Suppose we have $k$ $n\times n$ matrices $A,B,C,\ldots$. Is there a way to compute/approximate the trace of their product much faster than computing/approximating the full matrix product? IE, computing


A related problem of computing vector matrix product $v'ABC$ can be done in $O(n^2)$ time by skipping most of the computation needed for the full matrix product, so I'm wondering if there's a trick to speed up the trace as well

  • $\begingroup$ By any chance, is the resulting matrix symmetric? Then could compute $v^\top ABC \ldots v$ for $v \sim \mathcal N(0^n, I_n))$, and your expectation should be the trace, unless I made a mistake. $\endgroup$
    – Dmitry
    Nov 15, 2021 at 11:32
  • $\begingroup$ Yes, that works (even for nonsymmetric), but it's not clear this is better than approximating full matrix product in a similar way, just put v's in the middle: AB...Cvv'DE.. is equal to the matrix product in expectation $\endgroup$ Nov 16, 2021 at 22:29
  • $\begingroup$ Should be the same, by the cyclic property of trace: $tr(AB...Cvv'DE..F)=tr(v'DE..FAB...Cv)$. But it already gives you the solution, no? (product of Gaussians should have decent concentration) $\endgroup$
    – Dmitry
    Nov 17, 2021 at 7:30
  • $\begingroup$ So here it seems that approximating trace has same cost as approximating the matrix product, since you can view this trick as taking trace of the matrix product approximation. I was curious if trace is fundamentally easier than full matrix product (like is the case with vector/matrix product), which seems like it isn't $\endgroup$ Nov 17, 2021 at 20:08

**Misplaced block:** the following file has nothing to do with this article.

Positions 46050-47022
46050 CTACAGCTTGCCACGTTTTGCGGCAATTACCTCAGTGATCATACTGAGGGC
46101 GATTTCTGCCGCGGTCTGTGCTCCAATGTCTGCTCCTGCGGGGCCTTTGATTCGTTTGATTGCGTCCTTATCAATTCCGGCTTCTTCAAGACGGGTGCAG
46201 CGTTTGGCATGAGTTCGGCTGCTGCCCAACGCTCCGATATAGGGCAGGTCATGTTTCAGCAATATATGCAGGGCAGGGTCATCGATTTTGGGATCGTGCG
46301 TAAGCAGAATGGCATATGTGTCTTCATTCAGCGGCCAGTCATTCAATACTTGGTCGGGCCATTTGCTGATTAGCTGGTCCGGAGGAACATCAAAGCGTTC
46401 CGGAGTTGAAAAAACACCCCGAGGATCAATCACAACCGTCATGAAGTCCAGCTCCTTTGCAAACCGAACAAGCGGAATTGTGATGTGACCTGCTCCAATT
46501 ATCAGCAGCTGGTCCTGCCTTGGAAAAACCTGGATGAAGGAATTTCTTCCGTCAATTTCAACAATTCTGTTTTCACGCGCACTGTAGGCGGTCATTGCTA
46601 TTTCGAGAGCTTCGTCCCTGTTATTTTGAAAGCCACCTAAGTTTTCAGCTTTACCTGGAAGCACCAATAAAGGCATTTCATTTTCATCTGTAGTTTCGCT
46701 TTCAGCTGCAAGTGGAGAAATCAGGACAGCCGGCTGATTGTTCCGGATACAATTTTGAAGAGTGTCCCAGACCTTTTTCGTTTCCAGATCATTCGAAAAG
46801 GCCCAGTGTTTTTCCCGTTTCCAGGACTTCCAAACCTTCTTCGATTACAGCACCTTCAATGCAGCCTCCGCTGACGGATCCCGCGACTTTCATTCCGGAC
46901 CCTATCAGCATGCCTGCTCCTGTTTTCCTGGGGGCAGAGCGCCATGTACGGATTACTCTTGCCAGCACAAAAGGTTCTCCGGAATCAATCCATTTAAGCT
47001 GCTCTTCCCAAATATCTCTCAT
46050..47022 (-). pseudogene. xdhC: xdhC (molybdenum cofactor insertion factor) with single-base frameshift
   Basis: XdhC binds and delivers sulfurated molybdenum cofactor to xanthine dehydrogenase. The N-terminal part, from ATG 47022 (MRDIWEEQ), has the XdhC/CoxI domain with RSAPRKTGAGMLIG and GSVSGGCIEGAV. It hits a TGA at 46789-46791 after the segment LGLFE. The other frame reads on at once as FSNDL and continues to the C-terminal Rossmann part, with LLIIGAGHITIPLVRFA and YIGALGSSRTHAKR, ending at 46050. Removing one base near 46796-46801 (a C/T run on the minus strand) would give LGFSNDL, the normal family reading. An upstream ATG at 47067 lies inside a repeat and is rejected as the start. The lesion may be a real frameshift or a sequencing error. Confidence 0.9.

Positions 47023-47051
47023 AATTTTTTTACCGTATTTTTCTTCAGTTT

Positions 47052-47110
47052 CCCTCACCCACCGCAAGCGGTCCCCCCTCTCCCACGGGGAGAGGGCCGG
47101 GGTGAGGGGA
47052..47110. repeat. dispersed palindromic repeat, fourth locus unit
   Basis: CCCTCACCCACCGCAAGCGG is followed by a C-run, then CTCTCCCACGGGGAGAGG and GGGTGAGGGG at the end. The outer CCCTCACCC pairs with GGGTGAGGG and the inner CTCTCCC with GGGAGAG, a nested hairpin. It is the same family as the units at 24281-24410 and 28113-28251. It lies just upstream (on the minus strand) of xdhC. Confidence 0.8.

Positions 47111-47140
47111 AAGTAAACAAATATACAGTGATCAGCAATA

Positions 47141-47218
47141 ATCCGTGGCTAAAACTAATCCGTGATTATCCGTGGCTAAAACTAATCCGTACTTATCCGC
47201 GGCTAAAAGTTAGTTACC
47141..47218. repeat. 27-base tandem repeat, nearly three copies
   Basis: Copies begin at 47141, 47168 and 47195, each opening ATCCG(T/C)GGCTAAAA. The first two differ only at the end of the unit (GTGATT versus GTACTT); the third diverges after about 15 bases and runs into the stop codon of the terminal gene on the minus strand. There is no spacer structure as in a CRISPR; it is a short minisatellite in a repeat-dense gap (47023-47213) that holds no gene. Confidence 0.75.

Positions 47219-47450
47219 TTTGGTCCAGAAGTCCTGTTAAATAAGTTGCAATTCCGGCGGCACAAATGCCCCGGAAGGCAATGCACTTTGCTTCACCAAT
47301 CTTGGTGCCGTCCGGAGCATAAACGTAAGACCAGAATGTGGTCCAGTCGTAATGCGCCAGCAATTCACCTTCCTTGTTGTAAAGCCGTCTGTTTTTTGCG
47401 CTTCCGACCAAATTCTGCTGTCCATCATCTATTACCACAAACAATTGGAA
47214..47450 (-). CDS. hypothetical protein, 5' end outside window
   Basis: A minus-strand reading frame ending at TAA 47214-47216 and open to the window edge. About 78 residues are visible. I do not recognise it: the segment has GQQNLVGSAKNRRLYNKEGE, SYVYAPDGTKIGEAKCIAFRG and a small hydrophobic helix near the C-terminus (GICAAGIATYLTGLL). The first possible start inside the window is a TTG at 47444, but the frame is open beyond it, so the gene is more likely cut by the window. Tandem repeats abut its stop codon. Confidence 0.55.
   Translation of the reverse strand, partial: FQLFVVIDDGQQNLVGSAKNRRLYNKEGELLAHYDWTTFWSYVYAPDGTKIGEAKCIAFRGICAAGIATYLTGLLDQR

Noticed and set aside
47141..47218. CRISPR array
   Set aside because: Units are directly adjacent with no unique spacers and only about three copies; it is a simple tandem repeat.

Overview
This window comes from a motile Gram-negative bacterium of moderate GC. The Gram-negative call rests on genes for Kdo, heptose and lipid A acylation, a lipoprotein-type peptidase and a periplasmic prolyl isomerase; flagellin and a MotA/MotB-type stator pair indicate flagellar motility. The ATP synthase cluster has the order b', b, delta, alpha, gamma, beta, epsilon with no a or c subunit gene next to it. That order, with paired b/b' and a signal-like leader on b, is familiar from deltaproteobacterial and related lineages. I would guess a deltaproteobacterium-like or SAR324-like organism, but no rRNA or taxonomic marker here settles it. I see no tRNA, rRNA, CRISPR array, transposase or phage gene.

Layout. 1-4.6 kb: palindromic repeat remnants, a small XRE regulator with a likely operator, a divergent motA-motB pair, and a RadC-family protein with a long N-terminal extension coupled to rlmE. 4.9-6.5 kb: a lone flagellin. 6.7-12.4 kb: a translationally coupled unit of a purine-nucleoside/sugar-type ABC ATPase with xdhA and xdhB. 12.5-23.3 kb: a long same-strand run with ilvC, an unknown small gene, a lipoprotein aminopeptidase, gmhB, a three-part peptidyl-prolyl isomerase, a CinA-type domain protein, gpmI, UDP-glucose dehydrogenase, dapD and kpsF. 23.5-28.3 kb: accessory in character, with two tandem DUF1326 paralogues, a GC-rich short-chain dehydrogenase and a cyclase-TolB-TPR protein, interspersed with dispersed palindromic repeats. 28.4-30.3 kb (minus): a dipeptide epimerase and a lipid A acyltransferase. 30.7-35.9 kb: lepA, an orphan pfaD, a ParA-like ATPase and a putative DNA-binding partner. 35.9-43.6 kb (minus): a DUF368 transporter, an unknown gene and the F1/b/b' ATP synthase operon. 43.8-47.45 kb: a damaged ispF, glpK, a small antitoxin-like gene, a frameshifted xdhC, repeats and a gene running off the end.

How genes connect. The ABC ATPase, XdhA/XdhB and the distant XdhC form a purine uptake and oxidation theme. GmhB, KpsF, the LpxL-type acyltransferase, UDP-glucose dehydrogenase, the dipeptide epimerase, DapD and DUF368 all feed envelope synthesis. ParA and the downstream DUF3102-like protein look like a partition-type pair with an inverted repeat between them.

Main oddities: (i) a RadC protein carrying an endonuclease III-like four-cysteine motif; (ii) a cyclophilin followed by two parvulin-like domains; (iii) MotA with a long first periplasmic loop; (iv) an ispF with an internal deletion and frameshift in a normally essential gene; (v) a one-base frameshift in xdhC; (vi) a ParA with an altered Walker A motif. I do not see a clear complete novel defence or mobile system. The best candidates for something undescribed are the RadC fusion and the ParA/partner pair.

1 Answer 1


For the worst-case time complexity, no algorithm faster than $\Theta(n^{\omega})$ time is known, even for the approximation version.

Indeed, there is a simple reduction from the triangle counting problem to the trace computation of a product matrix. Let $A$ be an adjacent matrix of an undirected graph, then $\mathrm{tr}(A^3)/2$ is the number of triangles of the graph. Note that this reduction preserves approximation factors.

As far as I know, this is the best-known way to count triangles in dense graphs. I don't have a proper reference but see this question on TCS.SE https://cstheory.stackexchange.com/questions/48539/fastest-approximate-triangle-counting-algorithms-in-dense-graphs for example.

  • $\begingroup$ Thanks, connection to triangle counting is a useful to know $\endgroup$ Dec 15, 2021 at 18:52

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